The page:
In celebration of Black History Month, Natashia Déon is the featured artist for the latest installment of Write to Read. But what exactly is Write to Read? How did one graduate student create a reading series that attracts not only his peers, but members of the Southern California community?
It was the middle of Matt Goldman’s first semester at Chapman University when he experienced the redemptive power of performative verse. In 2018, Celebrated poet Carolyn Forché visited the Aspects of a Writer class, which all incoming MFA in Creative Writing students take together. Forché’s reading that day liberated poetry from the boundaries of the page—and it stayed with Goldman, percolating in his mind.
A year later, it was Goldman’s turn to read his work aloud to an audience. “I picked the most risqué thing I have ever written, sharing one of my worst memories and coming out as bisexual in the process,” Goldman says, recalling a personal essay composed for and read aloud in Samantha Dunn’s memoir-writing class. Goldman felt empowered by the experience: “l fell in love with reading to an audience.” But there wasn’t a place for students to read their prose.
After guest-hosting the podcast Writer’s Block and completing an independent study in literary citizenship, Goldman finally gained the confidence—and made the time—to create such a venue for prose writers in the area.
Time is a precious commodity to Goldman, as it is for most MFA students writing their way to a thesis project. Chapman’s gregarious graduate student is among the busiest people you’ll ever meet. Whether he’s teaching a course in Rhetoric and Composition to Chapman’s first-year students, editing the international graduate literary journal Anastamos, or volunteering at Orange High School, judging poetry contests, or working on his MFA coursework and thesis, Goldman accepts and dispatches his responsibilities. Goldman is someone to emulate if you intend to make the most of your Chapman experience or any MFA experience anywhere else.
Assembling a team of other grad students—Allie Vernon, Ariel Banayan, and Marco Randazzo—Goldman chose Chapman Crafted Beer as the venue for the new reading series. MFA student Danielle Shorr helped him settle on a name, and Write to Read—a curated reading series connecting members of the local literary community—was born.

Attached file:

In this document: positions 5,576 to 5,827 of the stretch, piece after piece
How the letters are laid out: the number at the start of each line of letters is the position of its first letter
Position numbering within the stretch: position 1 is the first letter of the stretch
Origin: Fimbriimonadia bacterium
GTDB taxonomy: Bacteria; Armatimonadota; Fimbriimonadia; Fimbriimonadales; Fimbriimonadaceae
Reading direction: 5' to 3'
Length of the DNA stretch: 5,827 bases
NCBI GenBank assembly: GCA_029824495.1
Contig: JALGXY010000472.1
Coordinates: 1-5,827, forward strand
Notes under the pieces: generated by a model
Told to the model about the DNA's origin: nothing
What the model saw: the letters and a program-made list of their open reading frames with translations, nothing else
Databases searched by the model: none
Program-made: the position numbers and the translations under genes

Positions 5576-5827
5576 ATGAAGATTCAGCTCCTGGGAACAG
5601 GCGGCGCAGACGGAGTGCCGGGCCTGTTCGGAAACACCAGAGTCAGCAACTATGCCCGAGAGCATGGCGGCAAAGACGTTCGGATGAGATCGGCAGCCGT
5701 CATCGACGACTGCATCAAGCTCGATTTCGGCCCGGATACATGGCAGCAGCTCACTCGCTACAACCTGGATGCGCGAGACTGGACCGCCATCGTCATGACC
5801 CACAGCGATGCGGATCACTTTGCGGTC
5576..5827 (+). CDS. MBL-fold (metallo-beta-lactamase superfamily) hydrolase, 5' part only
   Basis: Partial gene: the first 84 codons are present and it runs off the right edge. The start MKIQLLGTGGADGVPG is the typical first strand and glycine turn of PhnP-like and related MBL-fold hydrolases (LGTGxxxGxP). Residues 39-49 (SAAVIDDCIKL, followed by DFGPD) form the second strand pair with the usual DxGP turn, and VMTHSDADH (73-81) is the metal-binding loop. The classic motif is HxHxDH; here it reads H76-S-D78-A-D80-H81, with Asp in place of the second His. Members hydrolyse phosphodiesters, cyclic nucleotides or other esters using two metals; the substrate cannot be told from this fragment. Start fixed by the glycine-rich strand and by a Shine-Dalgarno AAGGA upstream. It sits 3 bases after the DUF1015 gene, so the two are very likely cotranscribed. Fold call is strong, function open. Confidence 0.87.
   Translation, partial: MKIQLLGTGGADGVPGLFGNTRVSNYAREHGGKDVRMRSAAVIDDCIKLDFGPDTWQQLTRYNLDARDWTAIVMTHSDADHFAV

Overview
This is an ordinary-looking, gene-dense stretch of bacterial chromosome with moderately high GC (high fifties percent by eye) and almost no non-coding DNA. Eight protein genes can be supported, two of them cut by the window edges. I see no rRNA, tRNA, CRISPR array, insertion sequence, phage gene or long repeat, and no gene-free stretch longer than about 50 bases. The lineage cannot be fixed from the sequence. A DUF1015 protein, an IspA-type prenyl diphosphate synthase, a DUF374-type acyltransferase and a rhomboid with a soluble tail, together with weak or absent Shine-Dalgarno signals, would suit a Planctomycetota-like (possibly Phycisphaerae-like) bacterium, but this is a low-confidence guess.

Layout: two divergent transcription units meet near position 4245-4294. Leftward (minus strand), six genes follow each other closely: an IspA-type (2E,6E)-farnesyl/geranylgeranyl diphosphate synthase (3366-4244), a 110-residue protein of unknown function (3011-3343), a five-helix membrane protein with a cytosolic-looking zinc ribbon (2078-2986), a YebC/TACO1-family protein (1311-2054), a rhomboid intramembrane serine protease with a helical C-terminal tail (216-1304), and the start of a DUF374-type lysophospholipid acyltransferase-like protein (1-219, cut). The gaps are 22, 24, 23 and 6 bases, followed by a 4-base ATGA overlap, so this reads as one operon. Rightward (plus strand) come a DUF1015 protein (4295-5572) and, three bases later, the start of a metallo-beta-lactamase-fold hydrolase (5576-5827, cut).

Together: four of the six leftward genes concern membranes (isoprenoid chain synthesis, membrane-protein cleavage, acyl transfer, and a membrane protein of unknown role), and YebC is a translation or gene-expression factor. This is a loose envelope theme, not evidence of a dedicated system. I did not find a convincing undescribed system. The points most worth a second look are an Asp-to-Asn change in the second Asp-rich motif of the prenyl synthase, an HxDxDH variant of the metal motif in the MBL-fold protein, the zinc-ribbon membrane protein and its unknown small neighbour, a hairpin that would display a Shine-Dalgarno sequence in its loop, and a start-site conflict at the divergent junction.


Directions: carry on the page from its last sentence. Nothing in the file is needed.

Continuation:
“Reading in front of an audience feels like such an important aspect of becoming a true writer,” Goldman says. It’s also a way for authors to sell their books, to network, and to create connections with other writers. And at a time when respect and funding for the arts dissolve like arctic permafrost, Write to Read contributes to a lively literary Orange County.
The series launched in June 2019, with an appearance by Dr. Sunita Puri. Puri read from her memoir, The Good Night: Life and Medicine in the Eleventh Hour. The next event, in July, featured the work of writer and community activist, Patrick O’Neil. Gun, Needle, Spoon, O’Neil’s memoir, examined life on tour with punk rock luminaries the Dead Kennedys as well as the author’s darker days shooting heroin and robbing banks. Write to Read was a quick success. “The most rewarding thing for me was seeing the blend of people who attended the event,” Goldman says. While there were a lot of Chapman friends in attendance, at least half of the audience were people from the community whom I didn’t know.”
The new cohort of students from Chapman’s MFA in Creative Writing were on hand to read their work aloud when Write to Read convened in August. After readings by Professor Morgan Read-Davidson and Dr. Joanna Levin, Dr. Anna Leahy read from her book Tumor. Richard Bausch closed the August show with a selection from his newest collection, In the Weather of the World.
In September, MFA graduate Liz Harmer arrived at Chapman Crafted on the heels of her novel, The Amateurs. Harmer’s appearance “opened the door to touch on conversations surrounding climate change and the publication process,” Goldman says of the Q&A session that followed.
What is the process of becoming a featured reader? Goldman is specific: “You have to have a published book that we can sell, and it can’t be self-published.” But, for the first half of the night, Matt says, unpublished writers are encouraged to take the stage at every event.
Bruce Ferber, an executive producer of TV’s Home Improvement, read from his collection of essays, The Way We Work, at a recent installment of Write to Read. After Ferber’s appearance, Goldman is confident about the future: “I think there’s a lot more potential for Write to Read to impact the literary community around Orange. I’d like to branch out beyond Orange, too, and allow this event to be one among the great reading series in Southern California.”
If you’re interested in learning more about Write to Read, visit the event’s Facebook page here. Better yet, come to Chapman Crafted this Monday, February 17th at 7pm and see what it’s all about!